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Thursday, November 30, 2023
HomeEditorialEditorial: Higher education woes in Pakistan

Editorial: Higher education woes in Pakistan

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No doubt the education system in Pakistan is in shambles and an overhaul is in order. However, it seems that the stakeholders are not interested – or for a better term not inclined – to change the existing state of affairs. The problem is clearly evident, but the people in charge do not seem to want to change the current state of affairs. In a recent development, the case of the Tenure Track System (TTS) faculty members holding administrative posts at varsities came to light.

The Higher Education Commission’s (HEC’s) rules clearly state that those faculty members hired on the TTS should not be allowed to hold or appointed to administrative posts. The rationale for this decision by the HEC holds some ground stating that the system was created to encourage research at universities. However, many universities in the country have appointed TTS faculty members – who receive higher salaries for research by the HEC – at administrative posts. The reasons are quite obvious. The politics of academia is allowing them to get away from this blatant disregard for rules. This is, no doubt, damaging the institutions of higher learning in the country. Now, the question arises that if this practice is against the rules and it is being practiced at universities, then what is the role of HEC in stopping it?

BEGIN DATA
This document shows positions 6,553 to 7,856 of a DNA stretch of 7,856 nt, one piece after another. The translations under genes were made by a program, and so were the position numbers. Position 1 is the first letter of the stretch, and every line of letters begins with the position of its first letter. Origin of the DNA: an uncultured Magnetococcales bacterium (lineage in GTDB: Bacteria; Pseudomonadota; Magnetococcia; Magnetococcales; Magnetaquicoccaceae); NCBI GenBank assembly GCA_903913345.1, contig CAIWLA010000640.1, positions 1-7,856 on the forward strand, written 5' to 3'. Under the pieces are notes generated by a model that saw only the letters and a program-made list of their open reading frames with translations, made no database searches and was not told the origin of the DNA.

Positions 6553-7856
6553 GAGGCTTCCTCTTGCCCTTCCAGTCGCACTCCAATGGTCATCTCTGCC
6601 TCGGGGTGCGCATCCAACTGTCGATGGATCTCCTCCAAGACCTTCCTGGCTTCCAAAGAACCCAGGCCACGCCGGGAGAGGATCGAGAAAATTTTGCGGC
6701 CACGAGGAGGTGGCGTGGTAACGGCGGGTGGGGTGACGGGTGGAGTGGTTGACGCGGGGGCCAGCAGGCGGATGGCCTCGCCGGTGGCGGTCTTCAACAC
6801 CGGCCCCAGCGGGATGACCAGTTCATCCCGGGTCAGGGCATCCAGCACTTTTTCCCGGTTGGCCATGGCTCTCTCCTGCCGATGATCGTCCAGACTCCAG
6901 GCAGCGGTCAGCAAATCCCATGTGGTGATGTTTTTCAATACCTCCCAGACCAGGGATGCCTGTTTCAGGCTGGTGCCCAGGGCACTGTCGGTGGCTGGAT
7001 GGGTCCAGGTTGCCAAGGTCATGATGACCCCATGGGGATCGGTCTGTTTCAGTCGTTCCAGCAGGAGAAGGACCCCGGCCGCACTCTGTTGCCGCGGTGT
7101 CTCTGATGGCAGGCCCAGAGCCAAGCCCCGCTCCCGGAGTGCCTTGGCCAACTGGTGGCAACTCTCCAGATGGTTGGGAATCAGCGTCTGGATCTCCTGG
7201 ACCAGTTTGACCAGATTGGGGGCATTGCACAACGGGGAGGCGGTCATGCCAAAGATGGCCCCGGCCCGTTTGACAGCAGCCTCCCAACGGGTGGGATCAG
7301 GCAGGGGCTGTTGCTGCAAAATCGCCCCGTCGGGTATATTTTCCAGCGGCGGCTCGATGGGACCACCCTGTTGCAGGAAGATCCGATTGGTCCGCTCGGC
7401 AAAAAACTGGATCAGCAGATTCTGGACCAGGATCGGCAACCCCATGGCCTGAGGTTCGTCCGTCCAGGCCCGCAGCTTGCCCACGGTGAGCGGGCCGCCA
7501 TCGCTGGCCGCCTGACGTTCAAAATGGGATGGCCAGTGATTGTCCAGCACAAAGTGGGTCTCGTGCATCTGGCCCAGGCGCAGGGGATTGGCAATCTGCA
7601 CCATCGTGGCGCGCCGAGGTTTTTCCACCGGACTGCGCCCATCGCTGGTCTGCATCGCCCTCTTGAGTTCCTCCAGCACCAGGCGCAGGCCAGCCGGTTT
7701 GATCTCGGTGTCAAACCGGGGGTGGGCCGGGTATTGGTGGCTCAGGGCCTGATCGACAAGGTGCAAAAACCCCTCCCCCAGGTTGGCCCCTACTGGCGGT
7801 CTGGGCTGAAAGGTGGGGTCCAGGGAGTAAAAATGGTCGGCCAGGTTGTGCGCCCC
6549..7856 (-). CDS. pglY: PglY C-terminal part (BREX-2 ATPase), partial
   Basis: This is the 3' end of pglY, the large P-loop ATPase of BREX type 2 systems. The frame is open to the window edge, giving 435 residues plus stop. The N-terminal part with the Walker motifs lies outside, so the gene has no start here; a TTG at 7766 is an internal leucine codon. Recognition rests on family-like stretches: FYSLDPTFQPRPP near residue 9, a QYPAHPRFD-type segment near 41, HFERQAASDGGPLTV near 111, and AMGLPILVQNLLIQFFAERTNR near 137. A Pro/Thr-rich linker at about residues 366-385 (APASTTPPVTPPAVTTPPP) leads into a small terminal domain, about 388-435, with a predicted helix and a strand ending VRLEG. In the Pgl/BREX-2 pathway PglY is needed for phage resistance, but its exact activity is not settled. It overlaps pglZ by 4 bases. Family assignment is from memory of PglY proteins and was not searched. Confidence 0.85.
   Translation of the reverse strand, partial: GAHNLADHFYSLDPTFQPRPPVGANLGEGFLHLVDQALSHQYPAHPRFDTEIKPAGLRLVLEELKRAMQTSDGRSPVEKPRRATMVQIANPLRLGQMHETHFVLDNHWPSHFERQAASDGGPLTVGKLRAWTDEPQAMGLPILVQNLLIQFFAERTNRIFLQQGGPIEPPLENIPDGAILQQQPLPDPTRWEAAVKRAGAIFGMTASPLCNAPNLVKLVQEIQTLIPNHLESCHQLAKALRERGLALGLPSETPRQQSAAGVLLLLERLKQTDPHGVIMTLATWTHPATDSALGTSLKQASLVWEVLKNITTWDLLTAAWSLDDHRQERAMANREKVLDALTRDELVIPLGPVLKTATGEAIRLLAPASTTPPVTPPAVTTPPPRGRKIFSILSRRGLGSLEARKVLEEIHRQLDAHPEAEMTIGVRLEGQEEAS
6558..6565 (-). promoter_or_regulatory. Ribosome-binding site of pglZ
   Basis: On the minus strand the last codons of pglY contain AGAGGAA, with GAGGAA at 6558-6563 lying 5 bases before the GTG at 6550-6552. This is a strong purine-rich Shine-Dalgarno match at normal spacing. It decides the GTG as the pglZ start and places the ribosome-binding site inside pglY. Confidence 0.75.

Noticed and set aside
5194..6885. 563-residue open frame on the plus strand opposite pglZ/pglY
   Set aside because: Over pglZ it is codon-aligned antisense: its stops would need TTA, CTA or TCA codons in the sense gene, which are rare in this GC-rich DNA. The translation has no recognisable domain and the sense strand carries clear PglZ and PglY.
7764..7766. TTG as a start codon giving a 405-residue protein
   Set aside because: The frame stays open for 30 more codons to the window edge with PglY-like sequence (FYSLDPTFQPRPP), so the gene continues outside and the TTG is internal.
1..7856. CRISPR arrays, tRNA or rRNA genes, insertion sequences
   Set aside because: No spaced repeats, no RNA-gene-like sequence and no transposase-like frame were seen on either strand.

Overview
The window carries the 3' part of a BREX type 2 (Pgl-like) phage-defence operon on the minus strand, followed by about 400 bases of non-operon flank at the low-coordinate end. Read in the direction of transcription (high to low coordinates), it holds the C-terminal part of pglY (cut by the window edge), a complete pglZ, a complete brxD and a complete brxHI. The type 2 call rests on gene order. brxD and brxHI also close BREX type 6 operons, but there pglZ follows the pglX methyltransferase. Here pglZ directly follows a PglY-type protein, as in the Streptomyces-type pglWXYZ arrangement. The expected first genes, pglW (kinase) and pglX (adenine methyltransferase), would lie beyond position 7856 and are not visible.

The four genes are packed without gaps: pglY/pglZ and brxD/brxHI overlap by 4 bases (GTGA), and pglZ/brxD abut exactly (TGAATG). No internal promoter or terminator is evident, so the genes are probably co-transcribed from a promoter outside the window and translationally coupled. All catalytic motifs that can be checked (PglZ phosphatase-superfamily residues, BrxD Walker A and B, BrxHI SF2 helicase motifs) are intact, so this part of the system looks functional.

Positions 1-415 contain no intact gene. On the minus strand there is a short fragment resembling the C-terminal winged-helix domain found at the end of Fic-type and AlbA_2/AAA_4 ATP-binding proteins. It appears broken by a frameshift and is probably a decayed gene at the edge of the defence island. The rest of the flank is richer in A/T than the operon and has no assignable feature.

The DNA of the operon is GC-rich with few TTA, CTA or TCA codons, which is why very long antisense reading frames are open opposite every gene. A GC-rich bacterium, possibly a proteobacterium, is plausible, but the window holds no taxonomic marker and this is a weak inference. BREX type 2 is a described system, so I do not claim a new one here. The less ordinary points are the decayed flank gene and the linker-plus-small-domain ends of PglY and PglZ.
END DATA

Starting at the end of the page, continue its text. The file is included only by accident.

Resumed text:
The answer is a little more complicated. After the 18th Constitutional Amendment, education has become a provincial subject and with the formation of provincial HECs, the authority of the federal HEC remains challenged. With the ambiguity in the role and powers of the HEC, coupled with the politics of academia and influence over universities by the political class and bureaucracy, the situation and authority is more in doubt than ever before. The HEC has written to the universities to remind them of not giving administrative positions to TTS faculty members, but the universities remain unmoved. The chancellors, the governors of the province, and the vice chancellors also seem to not care about the rules. The ramification of this has been seen in the recent QS ranking and every other ranking system of the world, which shows the poor performance of our seats of higher learning.

It is true that universities are, and should be, autonomous but that does not mean they should be allowed to do whatever they want. Autonomous institutions also governed by rules and in this case should abide by the rules of the HEC. Along with teaching, universities are also tasked with producing quality research work that can be used for the betterment of society. Universities should not be allowed to escape this duty and action should be initiated against those who are not complying with the HEC rules. To date research is only being done for self promotion, which also remains a question on the system.

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